Given that the king is clearly meant to stand for God and/or Jesus in the parable this plays into our deep-seated fears that perhaps he is harsh and unfair and will treat us badly. However, this is to read the parable with our cultural eyes, and to miss the real point because of a misplaced sympathy. If we look carefully the details of the parable make clear that the king is not harsh and unfair, but rather generous and just.
Sometimes when we read the Bible we find that our sympathies are drawn to exactly the wrong person. I was reminded of this when we were reading Luke 19v11-27 at Homegroup last week.
Our initial reaction to the “Parable of the Ten Minas” (which is very similar to the Parable of the Talents in the other Synoptic Gospels) is to feel sympathy for the servant entrusted with the mina, returns it safely to the king, but is then castigated as “wicked” and has the mina taken away from him. It seems unfair and we too readily jump to the conclusion that the king is a “harsh master” who expects too much of his servants and treats them appallingly. Given that the king is clearly meant to stand for God and/or Jesus in the parable this plays into our deep-seated fears that perhaps he is harsh and unfair and will treat us badly.
However, this is to read the parable with our cultural eyes, and to miss the real point because of a misplaced sympathy. If we look carefully the details of the parable make clear that the king is not harsh and unfair, but rather generous and just.
Note the following:
- The claim that the king is a “hard man” who “takes out what he did not put in” is not the way that the king describes himself, but the way that the servant seeks to excuse his failure. The king turns these words back on him and uses them as the basis by which he will hold him accountable. If the servant had truly believed the king to be a hard man who was so demanding and ruthless he would have at least deposited the mina with the bank to ensure some small return on the money. This would have been virtually risk free. Claiming that the king was hard man to justify doing nothing on his behalf is the equivalent of telling the teacher “the dog ate my homework”!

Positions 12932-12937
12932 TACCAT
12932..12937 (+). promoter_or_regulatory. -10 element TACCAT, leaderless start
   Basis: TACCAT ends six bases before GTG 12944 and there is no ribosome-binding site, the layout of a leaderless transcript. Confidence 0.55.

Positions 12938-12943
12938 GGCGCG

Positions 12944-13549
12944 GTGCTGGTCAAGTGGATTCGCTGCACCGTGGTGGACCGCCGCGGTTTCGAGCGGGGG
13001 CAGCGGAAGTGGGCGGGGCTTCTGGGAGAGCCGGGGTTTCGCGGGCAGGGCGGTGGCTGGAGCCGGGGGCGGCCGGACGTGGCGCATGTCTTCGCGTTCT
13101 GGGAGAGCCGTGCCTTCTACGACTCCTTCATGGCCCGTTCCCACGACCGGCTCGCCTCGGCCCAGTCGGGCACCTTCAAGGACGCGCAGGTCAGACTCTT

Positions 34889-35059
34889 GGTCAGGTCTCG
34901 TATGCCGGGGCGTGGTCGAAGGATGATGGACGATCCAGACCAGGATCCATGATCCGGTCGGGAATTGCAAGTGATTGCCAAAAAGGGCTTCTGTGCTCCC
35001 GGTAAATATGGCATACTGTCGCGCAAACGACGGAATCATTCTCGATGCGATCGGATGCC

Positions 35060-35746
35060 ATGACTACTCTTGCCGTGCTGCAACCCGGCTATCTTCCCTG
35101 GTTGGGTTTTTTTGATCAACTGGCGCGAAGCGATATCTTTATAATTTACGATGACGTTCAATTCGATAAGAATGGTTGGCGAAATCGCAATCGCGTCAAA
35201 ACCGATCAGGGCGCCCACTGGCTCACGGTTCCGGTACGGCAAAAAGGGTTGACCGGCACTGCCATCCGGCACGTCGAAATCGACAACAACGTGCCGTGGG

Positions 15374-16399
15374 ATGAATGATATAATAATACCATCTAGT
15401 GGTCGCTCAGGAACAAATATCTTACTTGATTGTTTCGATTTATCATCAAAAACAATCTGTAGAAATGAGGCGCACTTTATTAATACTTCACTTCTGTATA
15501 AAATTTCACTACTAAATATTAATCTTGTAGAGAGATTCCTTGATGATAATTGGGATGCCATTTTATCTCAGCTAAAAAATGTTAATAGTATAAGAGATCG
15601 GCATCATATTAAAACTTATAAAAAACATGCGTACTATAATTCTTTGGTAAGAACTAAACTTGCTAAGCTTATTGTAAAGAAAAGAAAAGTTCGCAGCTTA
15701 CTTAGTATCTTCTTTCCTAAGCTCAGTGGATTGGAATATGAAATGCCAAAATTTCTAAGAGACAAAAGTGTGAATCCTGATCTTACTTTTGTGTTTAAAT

- The king’s behaviour to his other servants shows that he is generous. They have proved faithful in their service of him, and so he rewards them. Their reward is far in excess of the profit they have brought to the master. They were entrusted with a mina and received charge of cities in return. The fact that the king gives more to those who have proved faithful, but disproportionately to their objective achievement, is a clear indication that he is not a hard man but a gracious man.
- It is even clearer that the king/master is generous rather than hard in the parallel Parable of the Talents. In that version of the parable the master gives each servant a different sum of money in accordance with his ability. He does not expect more of them than is commensurate with their capacity. He commends each of them equally and invites them to join in his celebratory banquet. He rewards them identically for their faithfulness with what they had been given, not for their quantitative output. These are not the action of a harsh miser or ruthless exploiter.